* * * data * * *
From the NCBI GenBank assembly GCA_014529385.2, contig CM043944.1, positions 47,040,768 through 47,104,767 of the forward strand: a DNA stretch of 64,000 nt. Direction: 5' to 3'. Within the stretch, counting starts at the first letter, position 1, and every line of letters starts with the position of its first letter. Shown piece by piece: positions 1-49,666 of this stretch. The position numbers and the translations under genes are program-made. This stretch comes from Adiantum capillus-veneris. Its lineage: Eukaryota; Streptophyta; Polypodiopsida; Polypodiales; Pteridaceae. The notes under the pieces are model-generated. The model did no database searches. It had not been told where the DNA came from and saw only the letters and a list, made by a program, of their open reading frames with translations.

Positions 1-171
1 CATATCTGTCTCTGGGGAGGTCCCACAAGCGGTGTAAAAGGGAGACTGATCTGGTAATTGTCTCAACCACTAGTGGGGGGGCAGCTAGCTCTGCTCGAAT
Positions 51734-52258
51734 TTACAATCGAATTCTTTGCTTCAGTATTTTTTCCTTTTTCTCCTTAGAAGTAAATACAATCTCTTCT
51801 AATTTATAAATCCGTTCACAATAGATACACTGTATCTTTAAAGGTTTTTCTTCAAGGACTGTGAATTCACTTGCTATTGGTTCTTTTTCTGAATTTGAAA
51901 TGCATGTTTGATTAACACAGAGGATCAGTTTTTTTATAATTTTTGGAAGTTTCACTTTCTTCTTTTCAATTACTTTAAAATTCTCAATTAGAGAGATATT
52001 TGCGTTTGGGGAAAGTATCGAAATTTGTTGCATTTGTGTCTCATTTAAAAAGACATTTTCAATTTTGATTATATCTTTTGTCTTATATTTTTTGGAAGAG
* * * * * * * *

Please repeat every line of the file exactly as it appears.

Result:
From the NCBI GenBank assembly GCA_014529385.2, contig CM043944.1, positions 47,040,768 through 47,104,767 of the forward strand: a DNA stretch of 64,000 nt. Direction: 5' to 3'. Within the stretch, counting starts at the first letter, position 1, and every line of letters starts with the position of its first letter. Shown piece by piece: positions 1-49,666 of this stretch. The position numbers and the translations under genes are program-made. This stretch comes from Adiantum capillus-veneris. Its lineage: Eukaryota; Streptophyta; Polypodiopsida; Polypodiales; Pteridaceae. The notes under the pieces are model-generated. The model did no database searches. It had not been told where the DNA came from and saw only the letters and a list, made by a program, of their open reading frames with translations.

Positions 1-171
1 CATATCTGTCTCTGGGGAGGTCCCACAAGCGGTGTAAAAGGGAGACTGATCTGGTAATTGTCTCAACCACTAGTGGGGGGGCAGCTAGCTCTGCTCGAAT
Positions 51734-52258
51734 TTACAATCGAATTCTTTGCTTCAGTATTTTTTCCTTTTTCTCCTTAGAAGTAAATACAATCTCTTCT
51801 AATTTATAAATCCGTTCACAATAGATACACTGTATCTTTAAAGGTTTTTCTTCAAGGACTGTGAATTCACTTGCTATTGGTTCTTTTTCTGAATTTGAAA
51901 TGCATGTTTGATTAACACAGAGGATCAGTTTTTTTATAATTTTTGGAAGTTTCACTTTCTTCTTTTCAATTACTTTAAAATTCTCAATTAGAGAGATATT
52001 TGCGTTTGGGGAAAGTATCGAAATTTGTTGCATTTGTGTCTCATTTAAAAAGACATTTTCAATTTTGATTATATCTTTTGTCTTATATTTTTTGGAAGAG